ACHWM Development process
In 2011, Mary Jo Wabano (Health services director for Wikwemikong) and Nancy Young (Research chair at Laurentian University) secured funding to begin the development of the new measure. They brought together Aboriginal children and youth (ages 8 -18) in the series of focus group. The purpose of this focus group was to identify meaningful concepts of health and well-being from their perspectives.
During these full-day focus groups participants:
- were provided with engaging, out-of-the classroom activities to stimulate further reflection on their understanding of health and well-being (as individuals as members of larger community);
- learned about the concept of the Medicine Wheel and its importance within their culture and community;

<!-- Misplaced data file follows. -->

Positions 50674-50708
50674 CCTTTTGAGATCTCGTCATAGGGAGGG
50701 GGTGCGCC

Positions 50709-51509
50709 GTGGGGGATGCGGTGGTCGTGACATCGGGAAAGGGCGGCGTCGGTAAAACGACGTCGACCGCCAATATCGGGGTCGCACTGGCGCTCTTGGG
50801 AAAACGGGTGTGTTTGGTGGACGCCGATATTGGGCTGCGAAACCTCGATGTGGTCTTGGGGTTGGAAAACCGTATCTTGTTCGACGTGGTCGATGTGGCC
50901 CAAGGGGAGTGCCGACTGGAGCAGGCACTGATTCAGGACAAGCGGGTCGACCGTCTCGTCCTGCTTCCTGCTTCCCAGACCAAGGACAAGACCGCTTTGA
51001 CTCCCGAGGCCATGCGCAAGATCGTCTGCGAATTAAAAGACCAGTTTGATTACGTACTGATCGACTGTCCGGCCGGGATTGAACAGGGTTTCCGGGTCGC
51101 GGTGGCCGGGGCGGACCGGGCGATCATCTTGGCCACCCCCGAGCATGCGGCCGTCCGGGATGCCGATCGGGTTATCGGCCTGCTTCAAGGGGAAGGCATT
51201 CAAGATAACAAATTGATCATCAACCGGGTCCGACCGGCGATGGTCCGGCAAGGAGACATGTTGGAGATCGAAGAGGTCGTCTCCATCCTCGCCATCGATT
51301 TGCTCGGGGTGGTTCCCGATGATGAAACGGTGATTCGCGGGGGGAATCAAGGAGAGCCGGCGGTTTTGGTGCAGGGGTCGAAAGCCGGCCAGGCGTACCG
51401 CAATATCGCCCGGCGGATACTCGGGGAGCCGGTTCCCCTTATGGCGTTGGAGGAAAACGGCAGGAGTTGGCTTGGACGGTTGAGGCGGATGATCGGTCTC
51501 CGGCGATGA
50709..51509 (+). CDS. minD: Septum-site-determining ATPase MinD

- engaged in general discussions about health.
*The use of the Medicine Wheel as a framework within which to discuss issues of health and well-being qwas encouraged by Elders and community leaders after through consultation.
One of the most important exercise the children and youth participated in involved taking bicycle trips around their community (with the guidance of an adult facilitator) to photograph scenes they believed best reflected ideas of health and well-being.
Bicycling allowed participants to take on leadership roles and to engage in healthy physical activity.
Each facilitator carried with him/her a pen and paper to document participants' thoughts on the subject matter they were photographing.
At the conclusion of the children and youth focus groups, two expert panels comprised of Aboriginal health experts and academic worked to identify key concepts that had emerged from the group discussions that were then transformed into health and well-being assessment questions.
The result: a comprehensive health and well-being questionnaire (60 questions), culturally played a vital role in its creation.